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  • jaundiced

    Those impacted by the suicide of someone close are always left wondering, ‘why didn’t we know, why didn’t they tell us how they were feeling…’
    It needs to be something we talk about

  • Seriously?

    I wonder if there is any research about whether it is better to have an open discussion or not. I suspect our silent treatment is an historical hangover without sound scientific basis. But while guts says it is better to talk about it honestly, if most of the experts say otherwise I’ll go with their advice.

    As a teenager I suffered depression and had suicidal thoughts (planning it out etc but never taking action). A mix of mediation and growing up now makes that time seem like it happened to a different person – almost unbelievable really.

    • WeaselKiss

      I know exactly what you are saying.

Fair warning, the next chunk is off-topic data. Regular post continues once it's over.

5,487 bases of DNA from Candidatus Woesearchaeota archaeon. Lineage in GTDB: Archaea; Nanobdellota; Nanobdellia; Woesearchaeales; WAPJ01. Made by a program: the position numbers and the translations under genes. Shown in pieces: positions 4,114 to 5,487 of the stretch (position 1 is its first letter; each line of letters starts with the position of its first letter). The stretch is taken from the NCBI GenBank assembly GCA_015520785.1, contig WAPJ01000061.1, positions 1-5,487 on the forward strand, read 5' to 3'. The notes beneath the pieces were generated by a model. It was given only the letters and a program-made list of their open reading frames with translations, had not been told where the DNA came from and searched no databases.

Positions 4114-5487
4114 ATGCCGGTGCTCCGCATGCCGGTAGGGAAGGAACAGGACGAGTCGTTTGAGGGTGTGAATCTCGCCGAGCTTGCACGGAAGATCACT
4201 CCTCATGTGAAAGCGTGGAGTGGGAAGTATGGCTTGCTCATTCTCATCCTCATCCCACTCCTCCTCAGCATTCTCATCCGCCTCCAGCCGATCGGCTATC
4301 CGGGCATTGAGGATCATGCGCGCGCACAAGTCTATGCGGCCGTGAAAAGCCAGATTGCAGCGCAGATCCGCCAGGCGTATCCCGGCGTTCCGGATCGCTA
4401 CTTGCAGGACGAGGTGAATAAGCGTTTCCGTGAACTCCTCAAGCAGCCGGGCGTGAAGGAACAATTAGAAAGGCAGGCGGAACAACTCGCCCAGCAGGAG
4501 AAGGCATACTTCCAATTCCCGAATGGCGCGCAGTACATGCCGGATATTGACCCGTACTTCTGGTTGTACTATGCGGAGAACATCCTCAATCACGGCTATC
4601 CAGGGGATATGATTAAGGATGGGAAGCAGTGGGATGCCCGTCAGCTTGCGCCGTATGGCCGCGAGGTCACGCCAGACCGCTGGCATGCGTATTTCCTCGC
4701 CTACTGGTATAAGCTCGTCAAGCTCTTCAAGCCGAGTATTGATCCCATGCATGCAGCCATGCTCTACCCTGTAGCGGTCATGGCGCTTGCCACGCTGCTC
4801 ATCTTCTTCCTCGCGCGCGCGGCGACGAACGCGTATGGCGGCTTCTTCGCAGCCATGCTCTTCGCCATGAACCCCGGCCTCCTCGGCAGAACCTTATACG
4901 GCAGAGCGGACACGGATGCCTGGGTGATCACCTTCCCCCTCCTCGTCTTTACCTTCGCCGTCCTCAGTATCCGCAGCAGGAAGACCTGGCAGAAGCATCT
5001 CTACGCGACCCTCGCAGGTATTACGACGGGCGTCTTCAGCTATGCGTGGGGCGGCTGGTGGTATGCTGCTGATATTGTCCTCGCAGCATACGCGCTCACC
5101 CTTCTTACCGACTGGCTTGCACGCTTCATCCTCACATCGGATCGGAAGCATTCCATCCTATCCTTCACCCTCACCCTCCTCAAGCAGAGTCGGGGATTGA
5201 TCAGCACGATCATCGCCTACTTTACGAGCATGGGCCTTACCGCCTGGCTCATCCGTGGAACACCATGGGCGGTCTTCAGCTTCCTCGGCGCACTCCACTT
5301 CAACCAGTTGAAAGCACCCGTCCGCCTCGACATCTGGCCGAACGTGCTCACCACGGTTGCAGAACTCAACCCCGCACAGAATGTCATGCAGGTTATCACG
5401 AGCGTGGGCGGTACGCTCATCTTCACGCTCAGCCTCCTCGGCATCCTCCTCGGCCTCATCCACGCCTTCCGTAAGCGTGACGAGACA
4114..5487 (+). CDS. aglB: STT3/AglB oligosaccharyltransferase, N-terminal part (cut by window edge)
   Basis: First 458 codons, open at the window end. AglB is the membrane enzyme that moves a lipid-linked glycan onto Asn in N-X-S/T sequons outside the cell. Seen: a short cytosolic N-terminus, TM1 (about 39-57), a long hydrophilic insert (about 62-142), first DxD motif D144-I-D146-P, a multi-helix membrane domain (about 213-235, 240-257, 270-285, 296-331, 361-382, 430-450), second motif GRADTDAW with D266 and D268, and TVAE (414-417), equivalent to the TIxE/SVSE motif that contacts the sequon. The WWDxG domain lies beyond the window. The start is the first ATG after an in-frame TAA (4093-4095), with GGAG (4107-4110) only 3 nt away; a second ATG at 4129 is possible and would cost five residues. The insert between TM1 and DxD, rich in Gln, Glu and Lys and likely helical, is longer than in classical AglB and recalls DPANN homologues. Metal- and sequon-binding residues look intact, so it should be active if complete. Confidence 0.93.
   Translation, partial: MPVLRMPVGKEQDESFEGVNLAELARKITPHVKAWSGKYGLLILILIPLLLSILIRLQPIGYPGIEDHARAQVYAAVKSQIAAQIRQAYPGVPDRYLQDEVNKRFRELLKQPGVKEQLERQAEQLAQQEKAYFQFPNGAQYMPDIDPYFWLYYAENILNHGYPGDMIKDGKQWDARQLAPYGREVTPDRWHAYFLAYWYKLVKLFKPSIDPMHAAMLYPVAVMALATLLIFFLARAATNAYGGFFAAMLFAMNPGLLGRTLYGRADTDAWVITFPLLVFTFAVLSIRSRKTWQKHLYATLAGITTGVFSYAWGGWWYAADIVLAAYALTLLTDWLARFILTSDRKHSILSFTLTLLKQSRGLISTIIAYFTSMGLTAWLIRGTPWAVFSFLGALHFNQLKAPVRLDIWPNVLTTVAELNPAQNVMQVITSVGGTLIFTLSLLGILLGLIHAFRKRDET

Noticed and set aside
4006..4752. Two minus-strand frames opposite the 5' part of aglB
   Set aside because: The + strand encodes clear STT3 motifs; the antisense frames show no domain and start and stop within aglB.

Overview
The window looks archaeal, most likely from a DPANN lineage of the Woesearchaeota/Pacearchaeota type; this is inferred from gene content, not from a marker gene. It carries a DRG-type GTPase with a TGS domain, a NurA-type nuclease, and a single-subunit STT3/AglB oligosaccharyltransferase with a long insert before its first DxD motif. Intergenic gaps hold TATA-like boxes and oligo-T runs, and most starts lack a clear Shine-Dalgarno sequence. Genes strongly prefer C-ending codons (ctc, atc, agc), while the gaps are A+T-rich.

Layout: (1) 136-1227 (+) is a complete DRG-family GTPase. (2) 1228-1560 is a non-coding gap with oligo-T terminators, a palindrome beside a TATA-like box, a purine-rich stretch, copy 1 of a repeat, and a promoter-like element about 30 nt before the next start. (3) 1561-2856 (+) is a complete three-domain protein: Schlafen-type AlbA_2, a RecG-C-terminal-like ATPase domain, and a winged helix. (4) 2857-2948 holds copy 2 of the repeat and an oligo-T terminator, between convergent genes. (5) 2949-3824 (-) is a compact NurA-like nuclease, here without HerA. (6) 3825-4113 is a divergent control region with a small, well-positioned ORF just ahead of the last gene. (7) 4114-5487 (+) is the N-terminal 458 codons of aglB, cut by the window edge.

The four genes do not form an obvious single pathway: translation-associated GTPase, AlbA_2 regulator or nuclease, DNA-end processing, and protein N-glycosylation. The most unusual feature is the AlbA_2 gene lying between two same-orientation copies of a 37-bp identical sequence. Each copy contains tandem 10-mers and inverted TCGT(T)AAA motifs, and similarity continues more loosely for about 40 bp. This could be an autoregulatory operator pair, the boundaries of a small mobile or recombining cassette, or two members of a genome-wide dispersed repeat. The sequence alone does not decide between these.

In 1974, as an outwardly well adjusted farmers son, I got seriously down in the dumps about things, heavens knows why.
      One night I went over to the shed and got hold of the box that held a couple of the big nearly foot long plastic tubes of cyanide the old man used for possums.
      I deliberately tore the flap off a nearby cardboard box and I squeezed a big dollop of paste onto this scrap of cardboard and I held it up to my face – to this day I can still see it clearly the moonlight coming in through the window……
      But I couldn’t do it.
      And the reason? I had just found out I only passed one subject for school C! And if I’m to be honest I never really took high school all that seriously anyway. Bizarre.
      As you say ‘it’s almost unbelievable really’.

      • Seriously?

        Looking back I think it would have made a real difference for me if Dad had sat me down and said something like the speech I’m starting to rehearse for my kids…